Us waiting around….

The  last blog we find boobies in paradise.   Events from this blog post occurred mid-November.  Our blog posts run 10-12 weeks behind our adventures.

Tranquil Toau

We had to leave Tikehau way too soon.  We really wanted to enjoy a week in Tikehau but a good weather window to Toau presented itself and we had to take it.  Our goal is to get to Gambier by early December (it is mid-November as I write this blog).  You are probably thinking, well, Christine you have 2-3 weeks, what is your rush?

You see, we can’t just hop on our boat and go to our destination (like a car, or plane, or train).  We have to wait for a good weather window that doesn’t have a lot of rain, or big seas and is not on the nose.  Unfortunately for us, the prevailing wind is SE and guess what direction we need to go?  Yep, SE.  So, we do the waiting game and when a window opens up we jump on it.

The passage to Toau was really nice.  It was not as brilliant as the passage to Tikehau, but it was nice. We had decent winds, no big gusts, less than .05m swell and only one three-hour period for a squall.  We reefed both sails and weathered through the squall, then unfurled the sails and continued on.


  • Total Miles:                 173nm
  • Total Travel Time:     28.34
  • Motor Time:               2.5 hours across the Tikehau lagoon and 2 hours across the Toau lagoon
  • Max Speed:                10.0kt
  • Average Speed:           6.1kt

Man Overboard Drill

I will spare you the details, the dermatologist froze about 15 “spots” off my body.  They were not cancerous, but they were suspicious and she wanted them gone.  That required me to stay out of the sun which is really hard when you are under passage.  I bathed in sunblock, put Band-Aids over each spot and wore long sleeves, long shorts, and a huge hat.

My hat has a strap under my chin and for the most part stayed on my head.  But, I happened to turn backwards to look at a silly bird going after one of our fishing lures and whammo – the hat went flying into the ocean.  We were under full sail (no engines) and had 2 fishing lines trolling behind us.  Seriously what a pain in the a$$!

We hit the MOB (Man Over Board) button, doused the jib, tightened up the main and made a slow turn to avoid tangling the fishing lines.  I grabbed the boat hook as Matt kept a watchful eye on my floating hat (yep it floated).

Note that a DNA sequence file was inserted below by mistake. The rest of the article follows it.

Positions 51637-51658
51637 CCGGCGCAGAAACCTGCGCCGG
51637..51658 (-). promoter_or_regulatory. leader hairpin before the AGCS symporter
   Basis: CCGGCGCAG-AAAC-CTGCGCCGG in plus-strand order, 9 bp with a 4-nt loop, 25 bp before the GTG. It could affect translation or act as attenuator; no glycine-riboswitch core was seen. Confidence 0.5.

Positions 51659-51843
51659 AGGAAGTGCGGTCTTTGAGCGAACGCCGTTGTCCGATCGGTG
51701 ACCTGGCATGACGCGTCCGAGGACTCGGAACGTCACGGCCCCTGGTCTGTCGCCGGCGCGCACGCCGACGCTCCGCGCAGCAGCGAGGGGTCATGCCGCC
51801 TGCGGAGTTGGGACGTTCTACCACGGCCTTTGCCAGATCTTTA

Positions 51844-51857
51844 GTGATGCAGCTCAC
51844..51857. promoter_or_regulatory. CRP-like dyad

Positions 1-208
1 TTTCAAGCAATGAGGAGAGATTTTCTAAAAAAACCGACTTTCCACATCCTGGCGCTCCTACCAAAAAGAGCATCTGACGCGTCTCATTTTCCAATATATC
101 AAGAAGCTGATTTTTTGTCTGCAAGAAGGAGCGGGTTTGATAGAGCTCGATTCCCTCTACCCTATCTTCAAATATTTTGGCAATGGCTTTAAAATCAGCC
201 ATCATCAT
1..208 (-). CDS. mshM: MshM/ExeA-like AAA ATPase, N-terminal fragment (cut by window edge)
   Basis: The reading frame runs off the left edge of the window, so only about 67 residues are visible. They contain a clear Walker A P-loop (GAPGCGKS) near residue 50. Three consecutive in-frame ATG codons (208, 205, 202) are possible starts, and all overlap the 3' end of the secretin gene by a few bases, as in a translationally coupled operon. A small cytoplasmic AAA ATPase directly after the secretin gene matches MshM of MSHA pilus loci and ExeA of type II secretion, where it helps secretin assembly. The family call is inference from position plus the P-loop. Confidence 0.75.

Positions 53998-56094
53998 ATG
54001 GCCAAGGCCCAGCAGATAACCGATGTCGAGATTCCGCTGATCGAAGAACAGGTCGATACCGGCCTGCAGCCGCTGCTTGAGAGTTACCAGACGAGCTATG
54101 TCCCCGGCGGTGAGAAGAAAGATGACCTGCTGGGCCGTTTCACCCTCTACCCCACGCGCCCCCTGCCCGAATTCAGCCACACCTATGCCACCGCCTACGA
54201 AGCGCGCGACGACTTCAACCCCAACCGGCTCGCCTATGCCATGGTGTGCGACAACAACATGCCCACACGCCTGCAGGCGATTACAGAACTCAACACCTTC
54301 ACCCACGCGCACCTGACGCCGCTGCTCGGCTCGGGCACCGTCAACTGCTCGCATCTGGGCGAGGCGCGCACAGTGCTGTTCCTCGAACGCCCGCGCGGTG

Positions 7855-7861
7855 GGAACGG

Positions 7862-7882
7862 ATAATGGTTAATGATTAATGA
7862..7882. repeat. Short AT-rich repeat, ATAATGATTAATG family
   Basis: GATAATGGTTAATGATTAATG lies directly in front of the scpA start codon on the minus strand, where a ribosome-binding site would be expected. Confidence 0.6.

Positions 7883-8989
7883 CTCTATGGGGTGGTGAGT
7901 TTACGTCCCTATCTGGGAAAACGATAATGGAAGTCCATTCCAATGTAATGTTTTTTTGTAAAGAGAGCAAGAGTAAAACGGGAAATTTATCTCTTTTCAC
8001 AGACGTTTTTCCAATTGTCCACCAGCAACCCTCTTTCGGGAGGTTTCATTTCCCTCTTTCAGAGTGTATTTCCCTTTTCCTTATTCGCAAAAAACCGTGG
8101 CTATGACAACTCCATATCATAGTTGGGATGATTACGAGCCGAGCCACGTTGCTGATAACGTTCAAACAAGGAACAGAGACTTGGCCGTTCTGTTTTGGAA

As Matt maneuvered Sugar Shack near the hat, I grabbed it with the boat hook and we continued on our merry way.  Ugh…this is our track doing the MOB exercise.  I guess it is always good to practice your safety drills.

Man over board drill

Man over board drill

We had to dodge several islands and could not hold a direct course.  We went around Tikehau and Rangiroa, but then dipped to the bottom of Arutua and Apataki.  Then ended the passage on the top of Toau and around to the SE passe, through the passe and to the SE corner where we could hide from the upcoming SE winds.


This beautiful little atoll is pretty remote and typically does not get a lot of cruisers visiting as the resources are non-existent.  There are no magasins or refueling options here.  Several locals live on the outer motus and process copra for a living. 

Beautiful Toau

Beautiful Toau

Shelling in Toau

Matt and I go on two long walks a day exploring the different motus and “shelling.”  You might have forgotten, but a motu is not an island but rather a group of smaller islands (or motus) that surround a large lagoon.  You have to enter designated passes in order to enter the interior of the atoll.  On the windward side of the motus are reefs and lots of sea treasures.


On the biggest motu near us we discovered a lot of pearl floats.  We use these to float our chains, but we already had 9 on the boat.  So, we made a Christmas tree.  I know a little early as it is only mid-November, but it sure is prettier than having them strewn all over the motu.

We found a few small patches of actual sand…usually the motus are covered in coral, rock, and shells.

We were spoiled rotten in Tikehau – did you read our last blog?   Events from this blog post occurred mid-November.  Our blog posts run 10-12 weeks behind our adventures.